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Confessions of a Dangerous Mind

  • compiled by Jeffrey Overstreet Copyright Christianity Today International
  • 2003 1 Jan
  • COMMENTS
Confessions of a Dangerous Mind
from Film Forum, 01/16/03

Confessions of a Dangerous Mind marks the debut of George Clooney as a director. Clooney has an all-star cast bringing to life this somewhat-true story of Chuck Barris, the reckless and obnoxious game-show host of The Gong Show in the '70s. Barris, played by Sam Rockwell (Galaxy Quest), claims that he worked for the CIA and assassinated 33 people even during the years he was famous in the entertainment industry. The movie leaves us unsure whether the stories we're being told are real or imagined.

Gerri Pare (Catholic News Service) "The sleek visuals Clooney employs sometimes give the movie an intriguing film-noir look, but it's still hard to be compelled by the story of this coarse, self-aggrandizing celebrity. Since his superspy exploits seem thoroughly concocted, we are left with the chronicle of how he foisted his lowest-common-denominator programming on the American public. Frankly, it's not a pretty story that you would want to pay to see."

Lynn Nusser (Preview) says, "The vulgar, sex-obsessed, selfish Chuck Barris is hardly big-screen material. The film treats his murder missions nonchalantly, presenting them as dark comedy. If you decide to see the film with its bad language, sexual content, violence and rear nudity, afterwards you may feel the need to offer up some confessions of your own."

from Film Forum, 01/30/03

Earlier this year, Auto Focus told the story of Bob Crane, a television celebrity whose success fueled a self-destructive plunge into sexual recklessness. As if following that film's lead, Confessions of a Dangerous Mind arrives with the autobiographical adventures of Gong Show-host Chuck Barris. Between episodes of his crass and outrageous game show, Barris would have us believe, he was out performing assassinations for the CIA.

Confessions is the directorial debut of George Clooney, and critics are applauding his efforts as accomplished, stylish, and enormously entertaining. And it should be, with a talent list that includes Clooney, the underrated Sam Rockwell in the lead role, Drew Barrymore, Julia Roberts, Rutger Hauer, and even the briefly glimpsed Matt Damon and Brad Pitt.

Still, religious press critics have mixed feelings about the film.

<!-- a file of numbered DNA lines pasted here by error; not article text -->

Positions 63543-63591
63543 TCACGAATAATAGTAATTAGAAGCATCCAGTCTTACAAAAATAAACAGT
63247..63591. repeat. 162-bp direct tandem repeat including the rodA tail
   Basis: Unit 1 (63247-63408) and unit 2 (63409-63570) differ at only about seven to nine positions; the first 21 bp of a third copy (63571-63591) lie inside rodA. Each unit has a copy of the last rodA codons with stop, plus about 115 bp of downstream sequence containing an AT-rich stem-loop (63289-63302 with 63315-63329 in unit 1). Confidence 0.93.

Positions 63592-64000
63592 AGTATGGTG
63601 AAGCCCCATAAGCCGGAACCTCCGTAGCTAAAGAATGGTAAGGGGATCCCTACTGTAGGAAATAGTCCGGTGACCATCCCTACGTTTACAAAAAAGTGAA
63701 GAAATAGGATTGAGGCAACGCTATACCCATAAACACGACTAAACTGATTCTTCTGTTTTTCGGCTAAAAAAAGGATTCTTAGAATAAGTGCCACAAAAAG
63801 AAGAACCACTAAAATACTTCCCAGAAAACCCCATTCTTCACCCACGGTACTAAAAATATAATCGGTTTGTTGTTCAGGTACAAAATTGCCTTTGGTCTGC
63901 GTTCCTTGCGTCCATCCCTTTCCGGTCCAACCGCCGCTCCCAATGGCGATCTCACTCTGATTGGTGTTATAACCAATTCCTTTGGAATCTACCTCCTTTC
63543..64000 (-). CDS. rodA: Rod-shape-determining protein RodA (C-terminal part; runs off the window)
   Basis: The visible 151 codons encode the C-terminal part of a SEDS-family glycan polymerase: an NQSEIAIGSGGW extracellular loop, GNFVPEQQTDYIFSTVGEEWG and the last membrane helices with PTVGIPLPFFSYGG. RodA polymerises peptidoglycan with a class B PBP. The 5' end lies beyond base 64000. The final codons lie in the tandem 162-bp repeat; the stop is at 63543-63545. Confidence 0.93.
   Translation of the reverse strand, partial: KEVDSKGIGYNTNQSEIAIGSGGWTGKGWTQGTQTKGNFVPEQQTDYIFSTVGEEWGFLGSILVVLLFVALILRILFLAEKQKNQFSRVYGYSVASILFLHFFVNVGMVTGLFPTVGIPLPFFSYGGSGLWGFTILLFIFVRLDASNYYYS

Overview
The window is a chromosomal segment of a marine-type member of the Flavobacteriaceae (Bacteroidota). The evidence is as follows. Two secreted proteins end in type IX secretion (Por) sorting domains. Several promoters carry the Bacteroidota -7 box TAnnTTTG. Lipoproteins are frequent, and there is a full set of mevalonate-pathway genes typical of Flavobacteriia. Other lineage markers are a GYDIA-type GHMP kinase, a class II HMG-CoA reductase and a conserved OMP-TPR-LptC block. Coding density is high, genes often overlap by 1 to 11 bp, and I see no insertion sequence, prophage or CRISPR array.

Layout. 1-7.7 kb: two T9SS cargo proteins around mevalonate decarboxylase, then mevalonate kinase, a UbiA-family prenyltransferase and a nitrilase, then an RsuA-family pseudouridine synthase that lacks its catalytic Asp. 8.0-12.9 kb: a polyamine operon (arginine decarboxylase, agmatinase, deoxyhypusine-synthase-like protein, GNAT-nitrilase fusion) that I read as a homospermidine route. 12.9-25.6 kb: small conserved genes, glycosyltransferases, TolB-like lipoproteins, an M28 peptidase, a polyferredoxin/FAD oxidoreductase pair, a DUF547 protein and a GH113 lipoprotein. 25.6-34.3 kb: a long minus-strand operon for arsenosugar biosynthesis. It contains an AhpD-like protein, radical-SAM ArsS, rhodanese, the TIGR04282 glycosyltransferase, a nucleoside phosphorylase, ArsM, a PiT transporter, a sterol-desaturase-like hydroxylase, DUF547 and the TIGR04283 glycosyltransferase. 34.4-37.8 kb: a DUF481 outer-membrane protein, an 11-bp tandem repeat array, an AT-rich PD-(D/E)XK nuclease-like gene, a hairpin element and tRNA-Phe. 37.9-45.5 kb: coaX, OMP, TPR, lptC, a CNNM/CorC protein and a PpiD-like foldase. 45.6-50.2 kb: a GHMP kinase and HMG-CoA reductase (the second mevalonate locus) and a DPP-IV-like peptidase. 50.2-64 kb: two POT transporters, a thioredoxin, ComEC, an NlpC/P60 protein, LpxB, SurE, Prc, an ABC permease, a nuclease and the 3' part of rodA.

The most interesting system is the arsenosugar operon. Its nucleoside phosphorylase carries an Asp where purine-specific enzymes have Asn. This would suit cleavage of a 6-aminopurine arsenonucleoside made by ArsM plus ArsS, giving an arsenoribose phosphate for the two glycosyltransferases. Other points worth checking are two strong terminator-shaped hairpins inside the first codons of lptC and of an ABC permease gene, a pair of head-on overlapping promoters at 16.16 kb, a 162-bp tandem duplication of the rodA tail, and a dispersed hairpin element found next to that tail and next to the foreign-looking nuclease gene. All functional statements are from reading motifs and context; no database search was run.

J. Robert Parks (review pending at The Phantom Tollbooth) says, "One of my problems with Confessions is that it's never clear whether we're supposed to think Barris is crazy or just putting us on. Now I'm all for ambiguity and making an audience figure things out, but the ambiguity here makes it impossible to offer any judgments at all. We just watch this train wreck of a life, laugh at a few of the situations, and scratch our head when everything's done." He adds, "On the positive side, it is a great ride."

Michael Elliott (Movie Parables) says Clooney shows "promise" but stumbles through "overambitious freshman mistakes." Rockwell, though, shines. "As someone who grew up during the Chuck Barris years of titillating TV innuendo, I found his depiction [of Barris] uncannily accurate."

David Bruce (Hollywood Jesus), calls it "a fun film that takes a serious look at the purpose of life. The film is not what could be described as spiritual. It is more base—just as Chuck Barris' productions were. I must admit that I was hoping for a less explicit screenplay and a PG rating. Accepting it on its own terms, however, Confessions … explores a so-called time of innocence by stripping off the facade of nostalgia. [The film] reminds us that crassness has always been a part of entertainment industry and in popular culture … there has never been a time of innocence. Nostalgia is deceiving. There is nothing new under the sun. The world has always been in a fallen state. Humans have always been as we are."

The film's release has brought with it a resurgence of articles about Barris's strange autobiography. Are his confessions about killing true? Roger Ebert (Chicago Sun-Times) says, "When I met Barris I asked him, as everyone does, if this story is true. He declined to answer. The book and the movie speak for themselves—or don't speak for themselves, depending on your frame of mind. As for myself, I think he made it all up and never killed anybody. Having been involved in a weekly television show myself, I know for a melancholy fact that there is just not enough time between tapings to fly off to Helsinki and kill for my government."


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